Nov. 2, 2009 – No huge gas price swings expected for 2010

Minus the seasonal swings, the price of gas in the United States has remained relatively stable this year — a trend that is expected to continue next year.
There is expected to be an upswing in 2010 oil prices, but nothing like what was seen in 2008 when $4 and $5 per gallon gas prices resulted in unusually high scooter and low-displacement motorcycle sales.
Gas prices per gallon are expected to average $2.65 next year, according to the Oct. 6 short-term energy outlook provided by the federal government’s Energy Information Administration.
Neil Gamson, an economist for the Energy Information Administration, noted the government might not have a perfect forecasting record but certainly nothing they see points to a repeat of 2008.
“We’ve missed the boat many times (on forecasts) but we’re not anticipating any surprises next year,” he said.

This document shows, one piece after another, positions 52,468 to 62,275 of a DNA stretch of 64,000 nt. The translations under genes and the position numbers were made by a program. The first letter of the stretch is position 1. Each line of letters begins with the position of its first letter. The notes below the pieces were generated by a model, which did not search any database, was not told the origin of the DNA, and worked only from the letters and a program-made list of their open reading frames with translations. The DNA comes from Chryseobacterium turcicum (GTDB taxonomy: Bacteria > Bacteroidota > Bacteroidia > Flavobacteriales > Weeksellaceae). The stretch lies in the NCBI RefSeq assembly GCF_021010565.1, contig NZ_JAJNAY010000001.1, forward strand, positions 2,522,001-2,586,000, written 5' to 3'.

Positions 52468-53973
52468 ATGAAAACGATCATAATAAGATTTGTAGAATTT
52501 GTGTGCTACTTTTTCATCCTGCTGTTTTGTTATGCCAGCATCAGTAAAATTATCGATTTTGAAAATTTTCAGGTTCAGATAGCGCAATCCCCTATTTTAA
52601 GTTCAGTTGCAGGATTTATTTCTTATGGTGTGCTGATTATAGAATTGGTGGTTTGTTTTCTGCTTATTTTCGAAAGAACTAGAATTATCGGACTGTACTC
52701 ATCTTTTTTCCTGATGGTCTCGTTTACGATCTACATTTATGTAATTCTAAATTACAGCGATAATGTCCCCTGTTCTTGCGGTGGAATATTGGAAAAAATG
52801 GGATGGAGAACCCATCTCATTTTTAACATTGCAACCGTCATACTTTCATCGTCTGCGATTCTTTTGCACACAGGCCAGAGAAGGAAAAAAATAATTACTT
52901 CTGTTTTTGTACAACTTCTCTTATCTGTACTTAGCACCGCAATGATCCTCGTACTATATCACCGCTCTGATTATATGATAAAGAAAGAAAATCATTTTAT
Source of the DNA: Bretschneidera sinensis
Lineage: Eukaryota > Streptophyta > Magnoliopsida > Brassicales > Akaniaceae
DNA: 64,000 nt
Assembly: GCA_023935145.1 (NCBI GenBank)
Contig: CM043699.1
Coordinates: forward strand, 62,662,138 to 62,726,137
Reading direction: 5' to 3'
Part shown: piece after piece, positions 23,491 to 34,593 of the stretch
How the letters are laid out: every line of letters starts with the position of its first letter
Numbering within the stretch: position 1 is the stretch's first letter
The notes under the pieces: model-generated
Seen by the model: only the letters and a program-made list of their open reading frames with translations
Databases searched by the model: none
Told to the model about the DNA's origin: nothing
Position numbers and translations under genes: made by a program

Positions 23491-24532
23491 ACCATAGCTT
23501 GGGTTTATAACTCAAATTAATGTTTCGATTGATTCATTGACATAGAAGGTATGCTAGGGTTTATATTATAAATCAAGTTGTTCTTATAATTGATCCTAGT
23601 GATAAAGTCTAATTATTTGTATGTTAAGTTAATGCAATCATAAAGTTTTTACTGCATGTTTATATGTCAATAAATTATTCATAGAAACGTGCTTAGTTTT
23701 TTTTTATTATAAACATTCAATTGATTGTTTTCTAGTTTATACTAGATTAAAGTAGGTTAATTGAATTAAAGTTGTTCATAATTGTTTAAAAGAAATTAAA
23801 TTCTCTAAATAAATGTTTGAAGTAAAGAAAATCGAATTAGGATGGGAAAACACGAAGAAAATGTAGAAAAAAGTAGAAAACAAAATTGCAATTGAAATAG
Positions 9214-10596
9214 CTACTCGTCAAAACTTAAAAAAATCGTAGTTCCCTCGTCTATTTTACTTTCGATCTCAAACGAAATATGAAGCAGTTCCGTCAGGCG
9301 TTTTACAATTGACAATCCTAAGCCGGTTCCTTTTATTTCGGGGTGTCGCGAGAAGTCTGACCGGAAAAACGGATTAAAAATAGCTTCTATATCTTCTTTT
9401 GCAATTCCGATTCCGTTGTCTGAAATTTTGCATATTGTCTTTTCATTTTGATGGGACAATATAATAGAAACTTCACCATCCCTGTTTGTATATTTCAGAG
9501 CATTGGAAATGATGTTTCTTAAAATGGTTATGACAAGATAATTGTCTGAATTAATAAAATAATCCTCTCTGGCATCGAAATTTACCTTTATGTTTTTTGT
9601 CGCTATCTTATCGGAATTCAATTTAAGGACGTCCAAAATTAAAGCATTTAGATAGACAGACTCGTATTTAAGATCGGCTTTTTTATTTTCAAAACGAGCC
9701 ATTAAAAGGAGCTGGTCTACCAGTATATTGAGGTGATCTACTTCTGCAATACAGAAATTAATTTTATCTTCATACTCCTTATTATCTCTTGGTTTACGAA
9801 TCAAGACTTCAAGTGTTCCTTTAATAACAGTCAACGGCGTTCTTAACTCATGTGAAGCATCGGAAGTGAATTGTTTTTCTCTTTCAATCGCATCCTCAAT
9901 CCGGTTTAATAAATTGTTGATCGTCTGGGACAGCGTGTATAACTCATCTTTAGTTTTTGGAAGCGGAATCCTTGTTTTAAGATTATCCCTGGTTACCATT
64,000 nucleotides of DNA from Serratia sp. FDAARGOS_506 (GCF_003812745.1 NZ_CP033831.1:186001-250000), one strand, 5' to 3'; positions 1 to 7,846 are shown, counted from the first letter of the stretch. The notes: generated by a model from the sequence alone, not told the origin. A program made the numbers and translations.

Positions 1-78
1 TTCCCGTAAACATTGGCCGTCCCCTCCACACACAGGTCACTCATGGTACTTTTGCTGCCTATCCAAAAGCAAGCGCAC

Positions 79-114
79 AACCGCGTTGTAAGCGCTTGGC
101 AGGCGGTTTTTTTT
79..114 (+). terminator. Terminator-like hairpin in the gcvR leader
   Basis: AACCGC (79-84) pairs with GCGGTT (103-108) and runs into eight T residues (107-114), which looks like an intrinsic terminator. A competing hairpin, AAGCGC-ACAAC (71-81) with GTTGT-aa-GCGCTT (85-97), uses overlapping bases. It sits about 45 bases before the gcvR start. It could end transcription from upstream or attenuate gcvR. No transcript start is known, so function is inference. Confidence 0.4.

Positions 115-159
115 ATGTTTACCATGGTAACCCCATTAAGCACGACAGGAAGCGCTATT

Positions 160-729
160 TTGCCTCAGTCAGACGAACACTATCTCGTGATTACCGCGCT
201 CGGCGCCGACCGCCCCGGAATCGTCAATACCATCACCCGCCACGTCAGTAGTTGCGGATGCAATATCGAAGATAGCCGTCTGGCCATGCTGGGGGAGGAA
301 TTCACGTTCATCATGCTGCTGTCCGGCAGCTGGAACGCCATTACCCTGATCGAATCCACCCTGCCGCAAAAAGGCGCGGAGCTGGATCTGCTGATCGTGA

The government forecast wasn’t too far off earlier this year when it predicted gas prices would average around $2 per gallon over the course of 2009. National averages in fact stayed under that total until mid to late spring when the seasonal supply-and-demand resulted in national U.S. gas prices rising to around $2.50 per gallon.
There are a number of factors, of course, that could cause the price of oil to fluctuate going forward. The Energy Information Administration actually lists at least nine such factors, including OPEC production decisions, global economic growth and exchange rates and inflation to name a few.
But current weak demand and high oil inventories are expected to keep 2010’s price increase at the gas station at
relatively stable levels.
“What could possibly do this again?” Gamson said of the volatile 2008 gas prices, which he likened to “a 100-year storm.”
“It would have to be some unforeseen geo-political situation where oil is cut off for some reason. We don’t anticipate that.”
— Neil Pascale

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